West Nile Virus Cases Reported in Humans, HorsesBy Kentucky Equine Research Staff · August 22, 2012
Cases of serious illness from West Nile virus in humans have been reported earlier than usual this year, according to the Centers for Disease Control in Atlanta. Numbers are the highest since 2004 for this disease that usually occurs later in the summer.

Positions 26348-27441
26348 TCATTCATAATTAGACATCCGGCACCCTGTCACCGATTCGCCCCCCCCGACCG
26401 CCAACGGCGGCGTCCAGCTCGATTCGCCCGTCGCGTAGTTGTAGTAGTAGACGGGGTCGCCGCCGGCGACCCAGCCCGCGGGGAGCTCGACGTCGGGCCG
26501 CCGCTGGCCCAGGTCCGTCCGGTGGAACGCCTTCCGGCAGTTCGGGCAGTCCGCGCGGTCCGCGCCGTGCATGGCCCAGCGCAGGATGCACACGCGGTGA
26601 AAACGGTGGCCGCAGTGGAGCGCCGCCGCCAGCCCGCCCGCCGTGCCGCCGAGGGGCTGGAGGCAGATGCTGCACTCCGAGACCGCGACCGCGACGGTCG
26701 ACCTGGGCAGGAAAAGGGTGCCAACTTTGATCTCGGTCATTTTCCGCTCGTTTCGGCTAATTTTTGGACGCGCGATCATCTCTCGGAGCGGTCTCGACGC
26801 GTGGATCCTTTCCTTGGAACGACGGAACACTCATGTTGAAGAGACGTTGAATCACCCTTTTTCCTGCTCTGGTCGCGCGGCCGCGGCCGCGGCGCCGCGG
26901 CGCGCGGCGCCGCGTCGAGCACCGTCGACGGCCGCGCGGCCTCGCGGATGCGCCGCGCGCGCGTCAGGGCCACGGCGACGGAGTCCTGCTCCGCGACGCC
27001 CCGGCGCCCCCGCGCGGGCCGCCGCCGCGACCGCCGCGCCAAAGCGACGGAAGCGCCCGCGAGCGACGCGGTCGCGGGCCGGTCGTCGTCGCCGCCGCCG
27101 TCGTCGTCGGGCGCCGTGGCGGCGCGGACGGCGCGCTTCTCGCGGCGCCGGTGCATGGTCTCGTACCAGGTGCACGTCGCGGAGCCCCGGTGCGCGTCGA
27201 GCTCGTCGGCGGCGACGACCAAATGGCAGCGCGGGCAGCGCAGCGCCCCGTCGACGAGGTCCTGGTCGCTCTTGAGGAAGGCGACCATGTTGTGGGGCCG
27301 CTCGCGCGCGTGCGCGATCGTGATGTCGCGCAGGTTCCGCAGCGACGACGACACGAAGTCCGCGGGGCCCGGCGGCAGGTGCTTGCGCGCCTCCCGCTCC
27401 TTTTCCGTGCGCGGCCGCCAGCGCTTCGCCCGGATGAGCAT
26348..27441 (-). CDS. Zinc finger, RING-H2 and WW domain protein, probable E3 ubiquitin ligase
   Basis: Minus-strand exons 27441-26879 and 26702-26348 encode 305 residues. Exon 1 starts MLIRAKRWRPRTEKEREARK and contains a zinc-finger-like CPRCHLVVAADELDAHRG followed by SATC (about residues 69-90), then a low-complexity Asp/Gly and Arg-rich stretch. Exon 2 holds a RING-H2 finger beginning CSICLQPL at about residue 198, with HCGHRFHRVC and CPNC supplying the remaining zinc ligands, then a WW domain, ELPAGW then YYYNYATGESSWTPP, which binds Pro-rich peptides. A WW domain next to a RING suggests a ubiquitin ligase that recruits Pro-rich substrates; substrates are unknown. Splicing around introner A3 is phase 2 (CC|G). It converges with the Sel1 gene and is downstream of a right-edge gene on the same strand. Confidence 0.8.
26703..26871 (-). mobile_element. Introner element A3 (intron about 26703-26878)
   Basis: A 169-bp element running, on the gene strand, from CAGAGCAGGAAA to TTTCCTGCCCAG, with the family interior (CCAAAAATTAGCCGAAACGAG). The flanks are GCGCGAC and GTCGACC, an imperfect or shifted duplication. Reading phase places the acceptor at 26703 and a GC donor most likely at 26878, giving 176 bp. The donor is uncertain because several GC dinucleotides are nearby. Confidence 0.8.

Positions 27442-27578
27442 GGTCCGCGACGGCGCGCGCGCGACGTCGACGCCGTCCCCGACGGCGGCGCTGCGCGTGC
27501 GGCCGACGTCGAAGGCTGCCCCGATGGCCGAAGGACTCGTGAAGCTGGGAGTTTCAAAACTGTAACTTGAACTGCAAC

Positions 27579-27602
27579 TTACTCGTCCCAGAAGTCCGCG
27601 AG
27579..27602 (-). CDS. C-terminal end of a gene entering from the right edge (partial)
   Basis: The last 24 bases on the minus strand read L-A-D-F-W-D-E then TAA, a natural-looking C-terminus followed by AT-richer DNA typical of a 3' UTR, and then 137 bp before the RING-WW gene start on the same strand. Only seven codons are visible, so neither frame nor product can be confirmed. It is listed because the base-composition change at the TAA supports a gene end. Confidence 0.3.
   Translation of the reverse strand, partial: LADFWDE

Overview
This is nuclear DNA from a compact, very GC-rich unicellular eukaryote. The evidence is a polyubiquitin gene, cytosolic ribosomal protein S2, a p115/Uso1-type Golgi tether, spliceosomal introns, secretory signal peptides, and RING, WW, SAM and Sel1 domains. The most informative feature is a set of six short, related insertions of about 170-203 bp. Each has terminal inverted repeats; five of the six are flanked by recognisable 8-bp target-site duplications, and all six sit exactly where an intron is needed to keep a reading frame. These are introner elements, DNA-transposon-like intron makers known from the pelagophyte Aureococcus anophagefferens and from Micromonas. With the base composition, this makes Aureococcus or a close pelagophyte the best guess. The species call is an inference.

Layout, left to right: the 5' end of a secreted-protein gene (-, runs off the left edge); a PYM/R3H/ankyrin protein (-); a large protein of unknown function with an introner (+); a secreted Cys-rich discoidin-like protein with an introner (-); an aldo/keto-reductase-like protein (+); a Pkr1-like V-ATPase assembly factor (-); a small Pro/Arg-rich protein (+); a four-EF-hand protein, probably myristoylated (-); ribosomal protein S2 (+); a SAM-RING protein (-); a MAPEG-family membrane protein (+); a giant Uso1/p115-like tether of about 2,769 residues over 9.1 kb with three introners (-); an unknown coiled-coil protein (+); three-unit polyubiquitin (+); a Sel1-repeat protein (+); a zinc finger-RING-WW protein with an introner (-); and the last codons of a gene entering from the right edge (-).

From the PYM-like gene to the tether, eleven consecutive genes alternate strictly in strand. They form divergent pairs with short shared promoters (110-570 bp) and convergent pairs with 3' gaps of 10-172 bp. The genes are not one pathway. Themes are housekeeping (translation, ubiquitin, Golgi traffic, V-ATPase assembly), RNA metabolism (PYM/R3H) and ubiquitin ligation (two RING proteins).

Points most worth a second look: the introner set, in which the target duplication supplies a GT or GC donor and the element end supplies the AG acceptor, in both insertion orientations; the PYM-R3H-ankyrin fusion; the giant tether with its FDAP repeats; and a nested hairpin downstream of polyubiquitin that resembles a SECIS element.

The illness has been found in more than 20 states, with Texas reporting the highest numbers. Four human deaths have been attributed to the disease. Health officials believe the mild winter, early spring, and hot summer have led to a larger than usual crop of mosquitoes, the insect that carries the virus to humans and horses.
Several horses have also been diagnosed with West Nile virus. Horses infected with the virus may show depression, stumbling, lack of coordination, weakness, and twitching of muscles and lips.